The first point of critical importance regarding this good question is that Abraham never did sacrifice any son. It is therefore misleading to speak of “Abraham’s sacrifice” with regard to his son (irrespective of whether that son was Ishmael or Isaac, because no son was actually sacrificed.) Time and again, many who ridicule Jews, Christians and Muslims attack the notion of God commanding Abraham to sacrifice his son, as they conveniently forget to admit that God stopped Abraham sacrificing his son. It is therefore incumbent upon followers of the Abrahamic God to leave no room for ambiguity or false charges. They should never speak of “Abraham’s sacrifice”, only of his willingness to obey God, but that God provided a ram for the sacrifice instead. With that point established, I would now like to explain the importance of what God did through Abraham, from a Christian understanding.

We know that Muslims claim it was Ishmael, and not Isaac, who was laid on the altar by Abraham. As only Muslims disagree with Jews and Christians that Isaac was involved, Christians agree with Jews as to believing, literally, what the Hebrew scriptures state about the event. There is no interpretation required at this stage. Both Jews and Christians accept the written record of Genesis 22:2-8 exactly as written. Muslims have interpreted it differently and I leave it to them to offer their reasons for claiming the Hebrew scriptures should have stated Ishmael, and not Isaac.

For Christians, understanding the significance of the Abraham/Isaac event only comes after Jesus Christ has been resurrected, returned to heaven, and the Christian Greek scriptures written, with the interpretation provided therein. Then it is seen that the Abraham/Isaac event was a prophetic picture of what God would actually do with His only-begotten Son, the child of promise who would become ‘the Lamb of God that takes away the sin of the world’ (John 1:29). Jesus himself said, before dying, that the reason why he had come into the world was to be sacrificed (John 12:23-33 and vs 41 which adds, ‘Isaiah said this when he saw Jesus’ glory and spoke about him’). Jesus also told his followers, “How foolish you are, and how slow of heart to believe all that the prophets have spoken. Did not Christ have to suffer these things and then enter his glory?’ And beginning with Moses and the Prophets, he explained to them what was said in all the Scriptures concerning himself.” (Luke 24:25-27)

The Christian book of Hebrews, in the Bible, explains that Abraham reckoned that if he did sacrifice Isaac, God would resurrect the boy in order to keep his promise that, through Isaac, Abraham would father a nation and that all nations of the earth would be blessed through him (11:17-19). When God gave his only-begotten Son in sacrifice, that Son became the Lamb of sacrifice but was resurrected on the third day. Interestingly, the line of Jesus’ human descent goes through Isaac and Abraham (Luke 3:33). This ties in the prophecy in Genesis 3:15 about ‘the seed of the woman’ being ‘bruised in the heel’ by Satan, but then Satan being crushed in the head by him. That prophecy, and that prophetic ‘picture’ combine to give Christians their interpretation that finds supreme fulfilment in Jesus Christ.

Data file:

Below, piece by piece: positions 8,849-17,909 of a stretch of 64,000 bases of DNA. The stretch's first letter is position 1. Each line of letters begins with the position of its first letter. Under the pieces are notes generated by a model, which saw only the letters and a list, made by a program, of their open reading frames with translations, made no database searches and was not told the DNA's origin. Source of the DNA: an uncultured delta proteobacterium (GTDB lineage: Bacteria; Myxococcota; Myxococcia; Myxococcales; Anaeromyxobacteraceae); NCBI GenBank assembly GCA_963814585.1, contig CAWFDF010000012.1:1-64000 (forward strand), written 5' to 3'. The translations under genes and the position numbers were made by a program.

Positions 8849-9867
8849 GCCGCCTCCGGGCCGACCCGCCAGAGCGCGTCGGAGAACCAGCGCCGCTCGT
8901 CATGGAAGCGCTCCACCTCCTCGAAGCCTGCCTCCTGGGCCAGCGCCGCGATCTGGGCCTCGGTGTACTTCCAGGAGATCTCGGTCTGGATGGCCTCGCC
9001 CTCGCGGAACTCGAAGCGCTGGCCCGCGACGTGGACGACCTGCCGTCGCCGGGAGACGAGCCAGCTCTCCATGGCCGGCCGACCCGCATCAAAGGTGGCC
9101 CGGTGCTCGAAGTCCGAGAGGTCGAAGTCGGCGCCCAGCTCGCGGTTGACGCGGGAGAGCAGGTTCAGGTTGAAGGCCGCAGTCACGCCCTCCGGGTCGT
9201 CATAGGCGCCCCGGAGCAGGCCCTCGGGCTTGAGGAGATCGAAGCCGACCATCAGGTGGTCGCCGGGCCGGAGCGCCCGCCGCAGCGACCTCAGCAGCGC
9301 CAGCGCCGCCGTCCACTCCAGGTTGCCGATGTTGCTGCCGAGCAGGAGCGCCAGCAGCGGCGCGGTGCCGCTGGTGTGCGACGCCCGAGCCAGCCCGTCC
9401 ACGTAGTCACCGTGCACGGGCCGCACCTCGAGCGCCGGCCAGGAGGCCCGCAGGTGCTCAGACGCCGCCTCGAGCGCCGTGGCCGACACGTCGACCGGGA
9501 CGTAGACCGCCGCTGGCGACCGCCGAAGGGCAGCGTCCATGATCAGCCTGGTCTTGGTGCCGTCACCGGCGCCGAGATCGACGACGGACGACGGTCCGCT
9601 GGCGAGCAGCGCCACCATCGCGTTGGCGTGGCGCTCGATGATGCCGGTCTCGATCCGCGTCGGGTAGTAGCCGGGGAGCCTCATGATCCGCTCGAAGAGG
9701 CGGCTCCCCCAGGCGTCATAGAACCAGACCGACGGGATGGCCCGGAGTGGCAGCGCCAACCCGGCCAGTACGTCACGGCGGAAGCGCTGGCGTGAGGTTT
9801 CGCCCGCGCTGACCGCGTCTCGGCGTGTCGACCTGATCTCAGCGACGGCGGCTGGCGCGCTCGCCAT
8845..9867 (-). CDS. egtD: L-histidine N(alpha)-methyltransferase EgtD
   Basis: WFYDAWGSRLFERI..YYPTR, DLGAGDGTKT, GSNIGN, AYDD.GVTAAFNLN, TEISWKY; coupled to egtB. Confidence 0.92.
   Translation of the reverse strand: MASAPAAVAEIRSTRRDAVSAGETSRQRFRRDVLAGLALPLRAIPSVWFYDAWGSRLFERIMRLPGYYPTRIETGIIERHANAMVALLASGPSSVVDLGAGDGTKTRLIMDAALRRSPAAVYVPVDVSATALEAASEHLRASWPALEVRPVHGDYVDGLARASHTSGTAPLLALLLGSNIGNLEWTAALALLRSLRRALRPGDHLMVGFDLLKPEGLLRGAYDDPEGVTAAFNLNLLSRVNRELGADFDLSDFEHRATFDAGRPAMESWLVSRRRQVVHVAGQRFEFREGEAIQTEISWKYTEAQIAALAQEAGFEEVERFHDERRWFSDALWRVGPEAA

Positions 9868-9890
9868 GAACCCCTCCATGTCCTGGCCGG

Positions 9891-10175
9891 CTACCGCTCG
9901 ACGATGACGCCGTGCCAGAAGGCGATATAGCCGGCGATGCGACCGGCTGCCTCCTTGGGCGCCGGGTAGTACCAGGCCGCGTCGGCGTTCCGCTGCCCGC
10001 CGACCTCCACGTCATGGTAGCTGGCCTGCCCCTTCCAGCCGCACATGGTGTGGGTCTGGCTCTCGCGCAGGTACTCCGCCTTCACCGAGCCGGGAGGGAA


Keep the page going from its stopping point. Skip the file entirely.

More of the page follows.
It is not really accurate to say that going along with that interpretation “really makes a Christian a Christian,” for it is declared faith in Jesus as God’s only means of salvation that makes anybody a Christian. Thereafter, a new Christian should go on to learn how Jesus fulfilled the many Hebrew prophecies and ‘pictures,’ but not grasping all of that will not stop a person becoming a Christian or getting baptised etc. Christians should know that Jesus fulfilled the Law and the Prophets but it is not necessary for them to be able to explain that particular prophecy and prophetic ‘picture’, though I submit that their faith would be the poorer for not exploring such fulfilments in Christ.


For many Christians, the sacrifice of Isaac is significant in the same way as the rest of the Old Testament: it foreshadows the life and work of Christ. In this Christian sermon outline for example, the author found and described 18 parallels between the account of Isaac's sacrifice, and the accounts of Jesus in the gospels.

With no disrespect intended to the author of that outline, I'll note that these sorts of exercises -- looking for parallels and symbolic foreshadowing -- sometimes end up scraping the bottom of the barrel. Sometimes a Christian teacher will get caught up with trying to list as many similarities as possible, to the point where credibility and reason are stretched, or where the parallel is so trivial it doesn't really mean anything.

But that doesn't invalidate the concept. It only sets boundaries, limiting the Christian to seek those parallels that are meaningful and useful in living out his/her faith. Indeed this sort of exercise has a long history in Christianity, going all the way back to the first century and Apostle Paul. In a letter to the church at Corinth (1 Corinthians, chapter 10), he used the events of the Exodus to offer guidance to the Christians of his own time:

1 For I do not want you to be ignorant of the fact, brothers and sisters, that our ancestors were all under the cloud and that they all passed through the sea. 2 They were all baptized into Moses in the cloud and in the sea. 3 They all ate the same spiritual food 4 and drank the same spiritual drink; for they drank from the spiritual rock that accompanied them, and that rock was Christ. 5 Nevertheless, God was not pleased with most of them; their bodies were scattered in the wilderness.

6 Now these things occurred as examples to keep us from setting our hearts on evil things as they did. 7 Do not be idolaters, as some of them were; as it is written: “The people sat down to eat and drink and got up to indulge in revelry.” 8 We should not commit sexual immorality, as some of them did—and in one day twenty-three thousand of them died. 9 We should not test Christ, as some of them did—and were killed by snakes. 10 And do not grumble, as some of them did—and were killed by the destroying angel.

11 These things happened to them as examples and were written down as warnings for us, on whom the culmination of the ages has come. 12 So, if you think you are standing firm, be careful that you don’t fall!